In fact, nothing could be further from the truth. It was the other way around. The ex-slaves simply refused to work six days a week, withdrew their labor from the estates, started to bargain for wages, and opted to do “task work” rather than have the planters dictate what they should do. It was a clear case of the enslaved acting in their best self interest. As a result of their actions, the work week was shortened-they only worked three or four days during the week-the work day was reduced-their task work lasted a few hours a day (generally by noon they were finished working) and, as a result, the wage bill went up. Since the chapter in which this statement occurs is entitled “The Beginnings of Economic Development in Trinidad,” one would have thought that Tikasingh would have understood that the behavior of the Africans was in keeping with the economic laws of development. The Africans judiciously sold their labor power to the highest bidder for their services at the highest price they could get.

In the next chapter, “The Coming of the Indians,” Tikasingh makes a dubious distinction between the Indians and Africans’ response to their servitude. (I am aware that Tikasingh says that slavery and indentureship were not the same thing.) Using Charles Kingsley’s At Last (1869) as evidence, he describes the attitude of the Indians towards their indentureship:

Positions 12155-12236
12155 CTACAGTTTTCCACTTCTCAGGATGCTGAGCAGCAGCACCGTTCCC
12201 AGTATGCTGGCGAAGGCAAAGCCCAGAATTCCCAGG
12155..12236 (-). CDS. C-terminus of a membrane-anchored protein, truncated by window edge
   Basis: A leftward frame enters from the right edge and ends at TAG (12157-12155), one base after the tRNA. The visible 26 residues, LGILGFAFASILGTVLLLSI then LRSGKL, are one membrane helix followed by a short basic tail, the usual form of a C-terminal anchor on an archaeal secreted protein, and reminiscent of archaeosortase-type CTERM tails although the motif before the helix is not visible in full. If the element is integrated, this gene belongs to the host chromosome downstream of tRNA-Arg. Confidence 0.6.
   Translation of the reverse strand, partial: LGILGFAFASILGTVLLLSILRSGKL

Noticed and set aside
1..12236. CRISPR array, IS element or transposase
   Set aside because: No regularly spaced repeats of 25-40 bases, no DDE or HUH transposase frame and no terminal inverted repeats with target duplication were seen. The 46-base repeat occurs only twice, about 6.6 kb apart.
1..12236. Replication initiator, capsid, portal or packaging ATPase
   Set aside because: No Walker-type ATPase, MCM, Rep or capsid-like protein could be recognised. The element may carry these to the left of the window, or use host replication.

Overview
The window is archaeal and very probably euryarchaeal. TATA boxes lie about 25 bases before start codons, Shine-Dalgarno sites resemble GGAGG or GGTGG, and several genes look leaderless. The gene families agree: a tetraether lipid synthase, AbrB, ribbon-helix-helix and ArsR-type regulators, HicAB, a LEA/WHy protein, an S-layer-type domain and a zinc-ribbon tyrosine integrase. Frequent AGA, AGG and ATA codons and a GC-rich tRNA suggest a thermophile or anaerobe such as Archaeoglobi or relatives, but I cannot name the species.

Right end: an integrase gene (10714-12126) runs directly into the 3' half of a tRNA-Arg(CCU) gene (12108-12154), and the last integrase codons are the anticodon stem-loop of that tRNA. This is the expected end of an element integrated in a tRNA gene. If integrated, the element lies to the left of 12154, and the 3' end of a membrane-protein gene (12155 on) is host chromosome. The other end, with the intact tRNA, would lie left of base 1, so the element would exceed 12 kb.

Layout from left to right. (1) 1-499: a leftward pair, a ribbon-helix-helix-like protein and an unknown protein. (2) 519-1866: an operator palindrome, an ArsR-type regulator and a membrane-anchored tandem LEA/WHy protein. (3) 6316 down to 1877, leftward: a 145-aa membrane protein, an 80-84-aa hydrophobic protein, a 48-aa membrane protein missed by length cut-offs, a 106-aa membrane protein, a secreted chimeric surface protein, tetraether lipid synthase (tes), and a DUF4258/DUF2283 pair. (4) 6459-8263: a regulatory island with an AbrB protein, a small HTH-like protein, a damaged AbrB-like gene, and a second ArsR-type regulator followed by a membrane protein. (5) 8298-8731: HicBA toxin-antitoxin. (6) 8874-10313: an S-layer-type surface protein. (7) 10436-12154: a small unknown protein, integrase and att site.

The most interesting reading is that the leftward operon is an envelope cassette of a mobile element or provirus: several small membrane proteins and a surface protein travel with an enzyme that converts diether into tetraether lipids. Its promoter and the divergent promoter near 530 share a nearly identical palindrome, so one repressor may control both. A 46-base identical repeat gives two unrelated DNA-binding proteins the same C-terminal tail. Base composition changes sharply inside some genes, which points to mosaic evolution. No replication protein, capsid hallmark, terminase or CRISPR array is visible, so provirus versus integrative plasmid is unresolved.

The personal bearing of the people he saw was not suggestive of people being weighed down by some sense of doom. Nowhere does he observe the new arrivals with their heads hung low, with sad countenance, looking or behaving miserably, despondently, dejectedly, or disconsolately” [that is, after a journey of 5,000 miles into nowhere]… Where were the shuffling feet, heads hung low, and faces filled with dread of what was to come that one finds in description of African slaves?…

One just had to recall the persistent and tearful, grieving, groaning, dejected behavior and look of new slave arrivals, whether in Portugal or Barbados or anywhere else on the western side of the Atlantic Ocean, to note the wide chasm between new slave arrivals and new indenture arrivals to realize that indentured immigrants did not behave in a similar manner (195-96).

And where does he go for his evidence? He goes to Portugal in 1441. He opines:

In August 1444 [this is not a typo], one Portuguese contemporary, Gomes Eannes de Zurara, observed the new slave arrivals in Lagos, Portugal….Those African slaves [not enslaved Africans] hung their heads low,their faces in tears, groaning, and looking dejectedly on each other. By contrast, the description of newly arrived Indian immigrants on Nelson Island [Trinidad] in 1870 was very different, a world apart, not only in terms of geography and time, but also in terms of psychology (196).

I wonder if it ever occurred to Tikasingh how inappropriate this analogy is. After all, one is comparing the behavior of people of 1444 with those of people in 1869, some four hundred and twenty-seven years apart. Presumably, he sees nothing wrong with this comparison.